During World War II, former football star "Hurricane" Harry Joplin is deeply disappointed when an old ankle injury prevents him from enlisting in the Navy. Capt. Charlie Shallock urges Harry to leave New York City to work in a San Francisco shipbuilding yard, and Harry reluctantly agrees. Harry then goes to the nightclub owned by his pal, onetime boxing champion Boots Mullins, and meets his paramour, Dee Shane. Harry confesses to Dee that he bumped into his wife Kathy, from whom he is separated, and that she wants him to visit her that evening to see their son Willy. Dee allows Harry to break their date, but warns him that "when you lose something, it stays lost." Harry then muses about the breakup of his marriage: In September 1940, Harry, Kathy and Willy live in their country home outside New York. Harry is convalescing after an ankle injury and is working hard to get back into shape, while Kathy supports the family. Harry's mother disapproves of Kathy's having to work, but Harry reassures her that the New York Titans will be sending him a new contract soon. Willy and Harry dote on each other, and Harry enjoys teaching his son about the game he loves. Kathy is concerned about Harry's immaturity but is thrilled when a letter from the Titans finally arrives. Much to Harry's dismay, however, the letter offers him a coaching job rather than a playing contract, which Harry stubbornly refuses. The following year, the family suffers both financially and emotionally, especially when sports columnist Fred O'Mara lambasts the still unemployed Harry in his column, calling him a "whale belly." ... +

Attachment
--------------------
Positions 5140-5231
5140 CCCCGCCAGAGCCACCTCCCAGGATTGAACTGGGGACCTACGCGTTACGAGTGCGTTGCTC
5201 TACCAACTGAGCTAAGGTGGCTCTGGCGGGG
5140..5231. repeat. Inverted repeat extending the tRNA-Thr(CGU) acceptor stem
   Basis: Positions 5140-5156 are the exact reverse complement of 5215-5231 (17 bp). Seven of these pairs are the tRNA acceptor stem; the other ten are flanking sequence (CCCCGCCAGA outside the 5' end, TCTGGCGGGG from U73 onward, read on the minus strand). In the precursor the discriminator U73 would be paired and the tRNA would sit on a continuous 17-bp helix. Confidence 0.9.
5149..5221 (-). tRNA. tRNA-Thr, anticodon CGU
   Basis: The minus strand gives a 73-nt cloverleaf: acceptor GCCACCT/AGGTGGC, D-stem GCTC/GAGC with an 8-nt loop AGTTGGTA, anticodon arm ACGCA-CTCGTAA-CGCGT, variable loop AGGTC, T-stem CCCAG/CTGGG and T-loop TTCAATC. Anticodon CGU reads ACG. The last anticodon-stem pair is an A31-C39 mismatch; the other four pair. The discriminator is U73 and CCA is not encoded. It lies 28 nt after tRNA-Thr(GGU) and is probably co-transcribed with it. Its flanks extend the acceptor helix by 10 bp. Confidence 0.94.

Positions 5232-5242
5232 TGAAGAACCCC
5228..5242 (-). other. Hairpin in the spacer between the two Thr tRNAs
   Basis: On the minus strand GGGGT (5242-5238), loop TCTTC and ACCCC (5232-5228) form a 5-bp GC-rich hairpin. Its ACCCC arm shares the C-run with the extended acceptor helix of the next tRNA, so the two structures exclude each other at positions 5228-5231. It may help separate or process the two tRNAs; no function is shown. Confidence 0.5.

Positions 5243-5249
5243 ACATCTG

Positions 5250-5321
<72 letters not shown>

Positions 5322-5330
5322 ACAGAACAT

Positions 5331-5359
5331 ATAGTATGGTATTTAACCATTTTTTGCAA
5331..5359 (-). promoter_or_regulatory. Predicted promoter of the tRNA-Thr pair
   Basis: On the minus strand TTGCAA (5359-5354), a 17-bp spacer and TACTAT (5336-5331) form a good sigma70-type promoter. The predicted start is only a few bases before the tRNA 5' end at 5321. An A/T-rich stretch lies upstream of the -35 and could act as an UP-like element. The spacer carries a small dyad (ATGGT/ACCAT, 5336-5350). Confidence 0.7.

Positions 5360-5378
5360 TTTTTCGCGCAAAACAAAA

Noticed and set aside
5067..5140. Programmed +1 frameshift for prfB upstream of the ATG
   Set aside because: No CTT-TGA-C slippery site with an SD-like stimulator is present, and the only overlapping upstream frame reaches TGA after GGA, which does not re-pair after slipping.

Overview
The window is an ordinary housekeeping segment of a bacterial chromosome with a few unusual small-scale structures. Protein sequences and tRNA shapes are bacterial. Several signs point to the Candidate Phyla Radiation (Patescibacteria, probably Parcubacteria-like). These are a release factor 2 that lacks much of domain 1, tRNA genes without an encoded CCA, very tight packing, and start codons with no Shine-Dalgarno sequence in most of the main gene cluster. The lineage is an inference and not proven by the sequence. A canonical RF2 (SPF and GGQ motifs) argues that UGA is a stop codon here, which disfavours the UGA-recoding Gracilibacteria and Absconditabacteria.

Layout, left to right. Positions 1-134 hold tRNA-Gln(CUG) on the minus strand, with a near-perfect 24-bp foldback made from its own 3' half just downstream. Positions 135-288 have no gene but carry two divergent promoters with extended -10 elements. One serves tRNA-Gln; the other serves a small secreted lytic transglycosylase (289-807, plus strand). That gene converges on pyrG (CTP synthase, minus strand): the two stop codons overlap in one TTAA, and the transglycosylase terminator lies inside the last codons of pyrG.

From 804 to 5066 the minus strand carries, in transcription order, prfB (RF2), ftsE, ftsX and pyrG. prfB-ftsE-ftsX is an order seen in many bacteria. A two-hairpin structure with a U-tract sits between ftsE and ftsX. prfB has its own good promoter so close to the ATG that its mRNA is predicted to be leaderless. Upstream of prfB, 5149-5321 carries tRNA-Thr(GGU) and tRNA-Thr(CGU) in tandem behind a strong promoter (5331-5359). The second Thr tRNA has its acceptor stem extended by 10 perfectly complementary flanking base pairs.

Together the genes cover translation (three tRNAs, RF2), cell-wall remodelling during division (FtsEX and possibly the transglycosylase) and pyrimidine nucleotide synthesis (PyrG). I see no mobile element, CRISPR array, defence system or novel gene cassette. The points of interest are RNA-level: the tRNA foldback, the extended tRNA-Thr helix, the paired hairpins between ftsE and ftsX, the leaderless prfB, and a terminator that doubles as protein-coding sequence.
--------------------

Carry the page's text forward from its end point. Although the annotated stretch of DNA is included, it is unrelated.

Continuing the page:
During World War II, former football star "Hurricane" Harry Joplin is deeply disappointed when an old ankle injury prevents him from enlisting in the Navy. Capt. Charlie Shallock urges Harry to leave New York City to work in a San Francisco shipbuilding yard, and Harry reluctantly agrees. Harry then goes to the nightclub owned by his pal, onetime boxing champion Boots Mullins, and meets his paramour, Dee Shane. Harry confesses to Dee that he bumped into his wife Kathy, from whom he is separated, and that she wants him to visit her that evening to see their son Willy. Dee allows Harry to break their date, but warns him that "when you lose something, it stays lost." Harry then muses about the breakup of his marriage: In September 1940, Harry, Kathy and Willy live in their country home outside New York. Harry is convalescing after an ankle injury and is working hard to get back into shape, while Kathy supports the family. Harry's mother disapproves of Kathy's having to work, but Harry reassures her that the New York Titans will be sending him a new contract soon. Willy and Harry dote on each other, and Harry enjoys teaching his son about the game he loves. Kathy is concerned about Harry's immaturity but is thrilled when a letter from the Titans finally arrives. Much to Harry's dismay, however, the letter offers him a coaching job rather than a playing contract, which Harry stubbornly refuses. The following year, the family suffers both financially and emotionally, especially when sports columnist Fred O'Mara lambasts the still unemployed Harry in his column, calling him a "whale belly." Willy is crushed, and so Harry, still believing that he can play, asks coach Joe Demarcus to allow him to work out with the Titans. By the end of the day, however, Demarcus bluntly informs the middle-aged, flabby Harry that he has lost the magic that makes a great player. Dejected, Harry goes to Boots's nightclub, where he meets the beautiful Dee for the first time. Trying to impress Dee, Harry regales the appreciative patrons with one of his famous gridiron stories. Dee follows Harry as he leaves and, slipping into his taxi, tells the driver to take them to her apartment. There, Dee tells Harry that he should become an entertainer and emcee like Jack Dempsey or Maxie Rosenbloom. Won over by Dee's enthusiasm and sympathy, Harry rehearses endlessly, despite Kathy's misgivings. Finally, jealous of Dee and worried that Harry will humiliate himself, Kathy begs him to quit, but Harry insists that he will be a sensation. During his opening night, however, Harry is a painful flop and goes on a three-day drinking binge. Gordon Towne, the Joplins' friend, locates Harry and brings him home, and although Dee accompanies them to assure Kathy that Harry has not been with her, Kathy is heartbroken by Harry's irresponsibility and asks him to move out. Back in the bar, Harry's reminiscences end, and Dee warns him that he is endangering their relationship by living in the past. Harry then goes to Kathy's apartment, where she flirts with him. Harry is dismayed to learn that Kathy and Gordon have been dating, and attempts to impress Willy by claiming to have a top-secret government job in San Francisco. Admitting that she misses him, Kathy asks Harry to return home, but he insists that he is not worthy of her love. When Gordon arrives, Harry tells him that he will divorce Kathy so that they can marry. Although Gordon is uncertain, Harry assures him that it would be best for Kathy and Willy, and Gordon, who has loved Kathy for years, agrees. Soon after, Kathy visits Dee and asks her to convince Harry to pursue a coaching job, as he cannot live without football. Dee bitterly declares that she will never allow Harry to return to football, and is surprised when Kathy reveals that Harry is about to leave for San Francisco. After Kathy departs, Dee tracks Harry to the arena where he has been working as a wrestler, and he tells her that she cannot accompany him to the West Coast. Realizing that Harry will always love Kathy, Dee calls her and tells her where Harry is. Kathy arrives for that evening's bout, and Dee assures her that she can "handle" Demarcus for her. After the match, Kathy begs Harry to return to the family and to ask Demarcus for a coaching job, for Willy's sake. Harry decides instead to ask Demarcus for a job as a player, and thanks to Dee's persuasion, Demarcus reluctantly agrees. Soon after, the ragtag Titans, decimated by the wartime man shortage, are competing against the superior Navy team. Kathy and a delighted Willy are in the audience, and are horrified when, during his first play, Harry is knocked unconscious. Harry comes to at the end of the first half, and although Demarcus announces that his comeback is over, Harry insists on sitting on the bench so that Willy will not be disappointed. During the last five minutes of the game, with all of the other players injured, Demarcus is forced to put Harry back on the field, and Harry eventually makes a touchdown, despite being tackled numerous times. The Titans win a surprising victory, thanks to Harry's perseverance, and Demarcus offers Harry a new playing contract. Realizing his playing days are over, Harry asks for a coaching job instead, but is stunned when an admiral offers to enlist him in the Navy, stating: "It isn't every Navy that can acquire the ship that sinks it." Harry then humbly asks Kathy if she still wants him, and the reunited couple walk out of the locker room with Willy. +